Why LinkedIn’s “recommend” system is broken, and how to fix it
LinkedIn recently added a new feature, skill recommendations. The feature is a one-trick pony; it allows any (registered) user to vouch for the skills of their friends. Once they’ve done so, their picture will appear next to that skill on their friend’s LinkedIn page, allowing others to see that they have confirmed that their friend is, indeed, an expert in that skill.
Unfortunately, their implementation has a glaring problem. Fortunately, it’s not that difficult to fix.
To understand the problem and it’s solution, we need to appreciate what LinkedIn was trying to accomplish with this feature. As anyone who has tried to hire an employee knows, the problem is actually quite simple; resumes are untrustworthy. In an attempt to secure an interview, job seekers regularly “embellish” their experience and expertise, oftentimes well beyond the point of absurdity, and there’s no easy way to verify that anything on a resume is true. Sure, you can interview the person, but interviews are time-consuming and difficult to do right (by “right” I mean “in a way that actually reveals how much the candidate knows within a very short time period”). Besides, the whole point of the resume is to try to determine whether you want to interview the person. Within that framework, LinkedIn’s new feature is huge boon to employers and recruiters; it’s an attempt to fact-check the resume for you, saving you the worry that it’s all a huge pack of lies.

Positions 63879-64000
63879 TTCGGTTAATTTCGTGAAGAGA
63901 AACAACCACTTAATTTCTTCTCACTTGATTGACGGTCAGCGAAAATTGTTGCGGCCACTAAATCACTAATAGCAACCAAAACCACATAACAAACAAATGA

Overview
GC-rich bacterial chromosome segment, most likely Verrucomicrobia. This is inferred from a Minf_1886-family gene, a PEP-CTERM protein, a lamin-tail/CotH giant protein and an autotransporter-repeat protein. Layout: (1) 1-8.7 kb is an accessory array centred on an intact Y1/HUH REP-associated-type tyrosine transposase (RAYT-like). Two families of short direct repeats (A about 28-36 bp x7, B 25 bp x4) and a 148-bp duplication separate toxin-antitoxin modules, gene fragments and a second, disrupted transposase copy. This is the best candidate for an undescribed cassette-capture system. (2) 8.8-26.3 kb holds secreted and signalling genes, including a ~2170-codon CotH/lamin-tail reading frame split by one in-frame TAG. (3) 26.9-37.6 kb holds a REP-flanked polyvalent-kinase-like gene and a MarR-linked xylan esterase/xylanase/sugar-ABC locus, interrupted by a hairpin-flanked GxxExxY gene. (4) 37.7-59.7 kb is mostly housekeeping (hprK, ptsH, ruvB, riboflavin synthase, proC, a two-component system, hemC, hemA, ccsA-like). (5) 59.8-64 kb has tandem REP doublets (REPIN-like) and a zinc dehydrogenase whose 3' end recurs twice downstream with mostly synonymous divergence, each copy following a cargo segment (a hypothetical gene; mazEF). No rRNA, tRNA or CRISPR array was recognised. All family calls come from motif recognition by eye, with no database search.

Against this backdrop, we can understand the problem with the current implementation of skill recommendations. Right now, when any user logs in, they are likely to be presented with a dialog box containing a random “friend”—let’s call him Bob—and a list of skills. Their task is to answer the question, “Does Bob know this stuff?” The rationale, I would guess, is that if the user doesn’t know the answer, they’d select “I don’t know”.
In practice, it seems that the average user doesn’t really know (or care) whether Bob is an expert in whatever skill. Their first thought seems to be much closer to, “hey, if I recommend Bob, maybe he’ll recommend me as a gesture of thanks.” Since this feature has been implemented, not only have I received recommendations from people who clearly don’t know whether I actually have the skill in question, I’ve also been recommended as an expert in a whole bunch of things I know nothing about.
The effect of these bogus recommendations is to remove all potential value from the recommendations. If I can’t trust that they’re correct, I’m back to where I started.
There are a few ways to solve this issue. The first solution is very simple; only show the “does this guy know these skills?” box when our skills are similar. Given that LinkedIn has access to each user’s information, including their work history, other people they worked with, their self-identified skills, and their education background, this shouldn’t be a terribly difficult problem. Yes, this will decrease the number of recommendations each person will receive, as it decreases the pot of available people to recommend any given user. However, by allowing bogus recommendations, LinkedIn decreases the value of skill recommendations in assessing a skill set, as we mentioned above.
A second solution would utilize the same skill-similarity index as above, but instead uses it to weight the recommendations received. If a user has similar skills, then their recommendation could be given high weight, and if their skills are highly dissimilar, then their skills would be given a lower weighting. The sum (or whatever operator is deemed most appropriate) of all recommendations could then be used to determine how much weight this recommendation carries. Currently, LinkedIn simply sums the number of recommendations and displays it as a number next to a given skill. By applying this suggestion, LinkedIn could make this metric more sophisticated, and therefore more useful.